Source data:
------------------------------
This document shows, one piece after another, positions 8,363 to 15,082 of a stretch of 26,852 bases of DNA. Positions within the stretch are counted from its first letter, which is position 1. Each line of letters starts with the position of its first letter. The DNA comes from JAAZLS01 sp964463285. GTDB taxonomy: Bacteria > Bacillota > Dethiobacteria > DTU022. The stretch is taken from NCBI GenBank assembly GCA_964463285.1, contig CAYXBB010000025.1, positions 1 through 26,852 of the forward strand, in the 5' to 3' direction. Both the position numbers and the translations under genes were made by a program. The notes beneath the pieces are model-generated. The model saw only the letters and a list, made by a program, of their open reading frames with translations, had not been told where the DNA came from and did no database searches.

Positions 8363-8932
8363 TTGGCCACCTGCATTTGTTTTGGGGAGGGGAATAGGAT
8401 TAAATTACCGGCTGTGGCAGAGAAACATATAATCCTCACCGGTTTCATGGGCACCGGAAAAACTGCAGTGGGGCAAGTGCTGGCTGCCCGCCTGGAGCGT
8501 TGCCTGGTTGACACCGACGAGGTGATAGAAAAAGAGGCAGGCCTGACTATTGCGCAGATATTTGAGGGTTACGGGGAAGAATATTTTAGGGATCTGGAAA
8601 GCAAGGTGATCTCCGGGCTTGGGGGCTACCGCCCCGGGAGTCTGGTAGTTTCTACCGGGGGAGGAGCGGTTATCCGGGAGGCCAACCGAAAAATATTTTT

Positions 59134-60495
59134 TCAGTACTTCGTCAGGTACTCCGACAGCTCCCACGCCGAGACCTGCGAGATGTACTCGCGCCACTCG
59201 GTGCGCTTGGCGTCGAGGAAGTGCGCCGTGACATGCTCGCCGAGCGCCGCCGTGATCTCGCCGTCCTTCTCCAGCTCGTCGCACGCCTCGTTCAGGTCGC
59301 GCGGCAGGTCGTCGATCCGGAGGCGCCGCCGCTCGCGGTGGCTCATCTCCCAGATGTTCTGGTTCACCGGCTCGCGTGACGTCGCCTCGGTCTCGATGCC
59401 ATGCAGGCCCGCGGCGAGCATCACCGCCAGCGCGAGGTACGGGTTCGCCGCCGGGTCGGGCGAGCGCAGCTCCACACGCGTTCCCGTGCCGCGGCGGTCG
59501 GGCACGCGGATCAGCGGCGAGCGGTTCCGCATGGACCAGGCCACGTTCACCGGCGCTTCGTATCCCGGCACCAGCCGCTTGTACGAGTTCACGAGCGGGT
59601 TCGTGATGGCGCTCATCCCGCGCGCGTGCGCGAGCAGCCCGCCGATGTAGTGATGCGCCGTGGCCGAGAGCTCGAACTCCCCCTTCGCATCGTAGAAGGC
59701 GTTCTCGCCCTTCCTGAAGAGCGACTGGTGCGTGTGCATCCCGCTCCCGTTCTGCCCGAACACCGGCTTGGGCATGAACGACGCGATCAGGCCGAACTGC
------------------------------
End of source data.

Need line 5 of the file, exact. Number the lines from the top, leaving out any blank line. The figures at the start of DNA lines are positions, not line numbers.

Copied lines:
8501 TGCCTGGTTGACACCGACGAGGTGATAGAAAAAGAGGCAGGCCTGACTATTGCGCAGATATTTGAGGGTTACGGGGAAGAATATTTTAGGGATCTGGAAA